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CMU / OTHER / BIOL 209 / What is the meaning of responsiveness in the functions of life?

What is the meaning of responsiveness in the functions of life?

What is the meaning of responsiveness in the functions of life?


School: Colorado Mesa University
Department: OTHER
Course: Human Anatomy and Physiology
Professor: Kester
Term: Spring 2017
Tags: metabolism, catabolism, anabolism, Responsiveness, movement, growth, differentiation, Reproduciton, transcription, translation, homeostasis, Receptor, afferent, efferent, control, Effector, elements, atomicnumber, isotope, valence, octet, ionic, covalent, hydrogen, endergonic, exergonic, activationenergy, catalyst, synthesis, decomposition, Exchange, Reversible, redox, oxidation, reduction, freeradicals, antioxidants, organic, Molecules, inorganic, pHscale, Osmosis, Carbohydrates, Lipids, triglycerides, Waxes, phospholipids, Steriods, Eicosanoids, Proteins, fibrous, Globular, lipoproteins, nucleicacids, PlasmaMembrane, Isotonic, hypotonic, hypertonic, exocytosis, endocytosis, phagocytosis, pinocytosis, transcytosis, centrosome, cilia, flagella, nucleus, robosome, roughER, SmoothER, golgi, Mitochondria, Lysosomes, Peroxisomes, Proteasomes, and cancer
Cost: 50
Name: BIOL-209 Exam 1 Study Guide
Description: This is an overview of what will be on the First exam!
Uploaded: 02/05/2017
10 Pages 37 Views 1 Unlocks

BIOL 209 2/7

What is the meaning of responsiveness in the functions of life?



A. Metabolism: The sum of all chemical reactions that occur

i. Catabolism: The Breakdown of complex substances into simpler substances ii. Anabolism: The Synthesis of more complex substances or molecules form  simpler substances

B. Responsiveness: The body’s ability to detect and respond to changes in the internal  environment  

C. Movement: Physical movement of entire organisms, tissues and individual cells or  structures within the cells

D. Growth: increase in the size of cells and increase in the number of cells and increase  in non-cellular materials

E. Differentiation: the specialization of cells to perform specific functions

What is the meaning of movement in the functions of life?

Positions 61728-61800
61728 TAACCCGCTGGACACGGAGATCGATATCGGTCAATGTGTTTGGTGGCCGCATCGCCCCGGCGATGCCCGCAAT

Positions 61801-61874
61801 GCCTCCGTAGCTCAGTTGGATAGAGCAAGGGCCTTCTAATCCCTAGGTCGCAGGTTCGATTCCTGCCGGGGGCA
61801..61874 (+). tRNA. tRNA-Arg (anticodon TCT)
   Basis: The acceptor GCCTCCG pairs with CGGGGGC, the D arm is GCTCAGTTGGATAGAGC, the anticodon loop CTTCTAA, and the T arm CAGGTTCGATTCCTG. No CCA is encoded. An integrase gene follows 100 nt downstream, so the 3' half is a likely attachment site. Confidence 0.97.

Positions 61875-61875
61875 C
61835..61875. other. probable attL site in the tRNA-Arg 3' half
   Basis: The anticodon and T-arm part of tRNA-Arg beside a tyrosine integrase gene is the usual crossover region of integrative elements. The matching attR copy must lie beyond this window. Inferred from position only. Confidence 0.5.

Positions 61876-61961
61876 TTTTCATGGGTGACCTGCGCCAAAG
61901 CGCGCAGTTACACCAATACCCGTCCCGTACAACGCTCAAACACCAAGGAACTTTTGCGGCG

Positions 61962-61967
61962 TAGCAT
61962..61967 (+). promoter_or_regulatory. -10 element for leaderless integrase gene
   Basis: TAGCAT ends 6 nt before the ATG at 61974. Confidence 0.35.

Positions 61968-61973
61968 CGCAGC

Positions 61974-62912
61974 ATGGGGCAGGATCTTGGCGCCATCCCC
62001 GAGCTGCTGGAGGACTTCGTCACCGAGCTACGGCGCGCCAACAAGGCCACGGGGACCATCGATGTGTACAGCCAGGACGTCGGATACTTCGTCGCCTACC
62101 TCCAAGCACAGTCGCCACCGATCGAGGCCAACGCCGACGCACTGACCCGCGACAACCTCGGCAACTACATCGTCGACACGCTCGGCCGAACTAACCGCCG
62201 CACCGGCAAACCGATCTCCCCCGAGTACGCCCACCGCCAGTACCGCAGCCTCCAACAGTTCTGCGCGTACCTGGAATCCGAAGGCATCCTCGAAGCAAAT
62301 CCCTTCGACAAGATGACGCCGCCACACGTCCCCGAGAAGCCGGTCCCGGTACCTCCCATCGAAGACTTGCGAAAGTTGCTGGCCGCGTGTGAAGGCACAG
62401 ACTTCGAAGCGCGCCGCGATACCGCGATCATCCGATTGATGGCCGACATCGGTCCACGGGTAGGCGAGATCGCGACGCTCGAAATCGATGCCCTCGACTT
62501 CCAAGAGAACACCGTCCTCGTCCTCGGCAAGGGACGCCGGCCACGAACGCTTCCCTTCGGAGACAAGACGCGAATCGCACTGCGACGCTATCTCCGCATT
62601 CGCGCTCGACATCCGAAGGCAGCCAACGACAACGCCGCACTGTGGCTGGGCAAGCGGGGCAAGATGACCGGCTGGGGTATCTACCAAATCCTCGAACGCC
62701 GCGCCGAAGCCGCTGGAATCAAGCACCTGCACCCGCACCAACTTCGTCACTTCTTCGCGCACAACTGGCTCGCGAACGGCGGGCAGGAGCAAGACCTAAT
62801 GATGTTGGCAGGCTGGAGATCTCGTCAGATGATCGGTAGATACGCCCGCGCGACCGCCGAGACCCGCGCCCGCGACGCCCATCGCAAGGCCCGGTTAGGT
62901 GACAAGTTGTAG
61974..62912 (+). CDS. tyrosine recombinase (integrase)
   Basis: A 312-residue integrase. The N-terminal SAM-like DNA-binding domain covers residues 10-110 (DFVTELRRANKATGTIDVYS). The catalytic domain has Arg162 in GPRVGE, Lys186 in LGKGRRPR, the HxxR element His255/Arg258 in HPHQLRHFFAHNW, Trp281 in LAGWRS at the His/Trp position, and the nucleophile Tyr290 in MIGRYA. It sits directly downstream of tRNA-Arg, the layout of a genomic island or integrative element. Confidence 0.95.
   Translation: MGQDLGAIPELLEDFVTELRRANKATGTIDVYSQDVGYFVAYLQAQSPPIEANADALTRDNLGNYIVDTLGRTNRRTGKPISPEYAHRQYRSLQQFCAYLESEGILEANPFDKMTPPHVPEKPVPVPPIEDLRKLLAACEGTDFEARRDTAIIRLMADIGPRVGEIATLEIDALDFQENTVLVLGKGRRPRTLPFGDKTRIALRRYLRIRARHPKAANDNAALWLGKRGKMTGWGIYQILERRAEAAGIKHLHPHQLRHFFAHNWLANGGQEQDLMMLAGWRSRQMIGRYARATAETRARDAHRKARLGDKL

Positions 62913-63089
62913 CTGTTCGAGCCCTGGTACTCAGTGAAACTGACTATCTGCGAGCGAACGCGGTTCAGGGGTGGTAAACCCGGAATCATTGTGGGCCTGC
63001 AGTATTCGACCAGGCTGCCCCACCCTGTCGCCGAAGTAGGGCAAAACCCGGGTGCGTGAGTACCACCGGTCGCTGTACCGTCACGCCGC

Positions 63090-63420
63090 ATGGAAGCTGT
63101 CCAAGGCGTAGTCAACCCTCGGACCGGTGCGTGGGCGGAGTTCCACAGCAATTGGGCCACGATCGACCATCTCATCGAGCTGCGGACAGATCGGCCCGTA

If you want to learn more check out How to distribute negation?

F. Reproduction: the formation of new cells, repair of existing cells, creation of a new  organism


A. Genes are segments of DNA that are transcribed to RNA, and then translated to  protein

i. DNA – Transcription???? RNA – Translation???? Amino acids


A. Stressors or stimuli shift a certain variable away from a homeostatic ‘setting’ B. Homeostatic mechanisms (bodily responses to maintain homeostasis) C. Components of the feedback systems

i. Receptor: sensor

ii. Afferent pathway: signal conduit toward control center

iii. Control center: processor

iv. Effector: signal conduit away from control center

What is the meaning of growth in the functions of life?

D. Positive versus negative feedback loops

i. Positive feedback loop: Reinforces or strengthens the direction of change to  some condition (Cervical dilation during child birth)

ii. Negative feedback loop: opposes the direction of change to some condition  (blood pressure regulation)


A. Subatomic particles

i. Protons (positively charged), neutrons (neutral), and electrons (negatively  charged) If you want to learn more check out What is the meaning of aries in child psychology?

ii. Protons and neutrons contained in nucleus, electrons orbit nucleus in electron  cloud

B. Atomic number

i. Number of protons

C. Mass number

i. Number of protons and neutrons (i.e. weight of the nucleus)

D. Isotope: Forms of the same element with different numbers of neutrons


A. An atom’s valence shell is its outermost layer (or orbit) of electrons

B. The octet rule refers to the fact that a given atom ‘wants’ to have a full valence shell,  which for most atoms means 8 electrons

C. The number of electron in an atom’s valence shell will determine how it reacts with  other elements or molecules


A. Ionic bonds

i. Involves an electron being donated

ii. Results in positively charged cation, and negatively charged anion B. Covalent bonds

i. Involves electrons being shared

ii. Most common type of bond in human body

iii. May result in polarity (partial charge resulting from unequal sharing of  electrons)

C. Hydrogen bonds


i. Caused by attractive forces between partial negative charge of a polar molecule  and the partial positive charge of the hydrogen atoms on water (or other polar molecules) Don't forget about the age old question of What kind of data is qualitative?

ii. Relatively weak bond compared to ionic and covalent


A. Endergonic reactions: More energy is absorbed than released

B. Exergonic reaction: More energy is released than absorbed

C. Activation energy: the energy needed to break the chemical bonds of the reactants